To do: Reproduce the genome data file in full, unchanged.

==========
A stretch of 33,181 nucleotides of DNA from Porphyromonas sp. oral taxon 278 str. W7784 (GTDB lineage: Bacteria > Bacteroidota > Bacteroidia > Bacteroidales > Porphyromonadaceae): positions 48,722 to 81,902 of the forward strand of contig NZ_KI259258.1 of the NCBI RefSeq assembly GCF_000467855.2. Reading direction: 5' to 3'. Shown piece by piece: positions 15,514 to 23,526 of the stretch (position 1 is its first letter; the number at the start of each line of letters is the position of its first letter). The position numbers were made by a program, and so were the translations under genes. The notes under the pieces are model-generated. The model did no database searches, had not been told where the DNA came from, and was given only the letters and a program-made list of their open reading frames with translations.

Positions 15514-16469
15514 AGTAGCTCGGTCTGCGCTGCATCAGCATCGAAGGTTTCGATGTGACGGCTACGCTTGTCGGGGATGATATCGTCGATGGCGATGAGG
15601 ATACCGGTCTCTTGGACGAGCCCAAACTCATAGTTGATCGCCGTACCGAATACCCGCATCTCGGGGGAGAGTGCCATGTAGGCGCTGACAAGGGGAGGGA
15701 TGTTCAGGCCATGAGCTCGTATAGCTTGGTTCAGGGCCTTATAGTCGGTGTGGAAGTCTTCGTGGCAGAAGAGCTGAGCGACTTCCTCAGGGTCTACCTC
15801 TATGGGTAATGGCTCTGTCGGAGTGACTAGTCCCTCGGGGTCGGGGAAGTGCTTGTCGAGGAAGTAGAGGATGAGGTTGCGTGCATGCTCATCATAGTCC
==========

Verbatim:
A stretch of 33,181 nucleotides of DNA from Porphyromonas sp. oral taxon 278 str. W7784 (GTDB lineage: Bacteria > Bacteroidota > Bacteroidia > Bacteroidales > Porphyromonadaceae): positions 48,722 to 81,902 of the forward strand of contig NZ_KI259258.1 of the NCBI RefSeq assembly GCF_000467855.2. Reading direction: 5' to 3'. Shown piece by piece: positions 15,514 to 23,526 of the stretch (position 1 is its first letter; the number at the start of each line of letters is the position of its first letter). The position numbers were made by a program, and so were the translations under genes. The notes under the pieces are model-generated. The model did no database searches, had not been told where the DNA came from, and was given only the letters and a program-made list of their open reading frames with translations.

Positions 15514-16469
15514 AGTAGCTCGGTCTGCGCTGCATCAGCATCGAAGGTTTCGATGTGACGGCTACGCTTGTCGGGGATGATATCGTCGATGGCGATGAGG
15601 ATACCGGTCTCTTGGACGAGCCCAAACTCATAGTTGATCGCCGTACCGAATACCCGCATCTCGGGGGAGAGTGCCATGTAGGCGCTGACAAGGGGAGGGA
15701 TGTTCAGGCCATGAGCTCGTATAGCTTGGTTCAGGGCCTTATAGTCGGTGTGGAAGTCTTCGTGGCAGAAGAGCTGAGCGACTTCCTCAGGGTCTACCTC
15801 TATGGGTAATGGCTCTGTCGGAGTGACTAGTCCCTCGGGGTCGGGGAAGTGCTTGTCGAGGAAGTAGAGGATGAGGTTGCGTGCATGCTCATCATAGTCC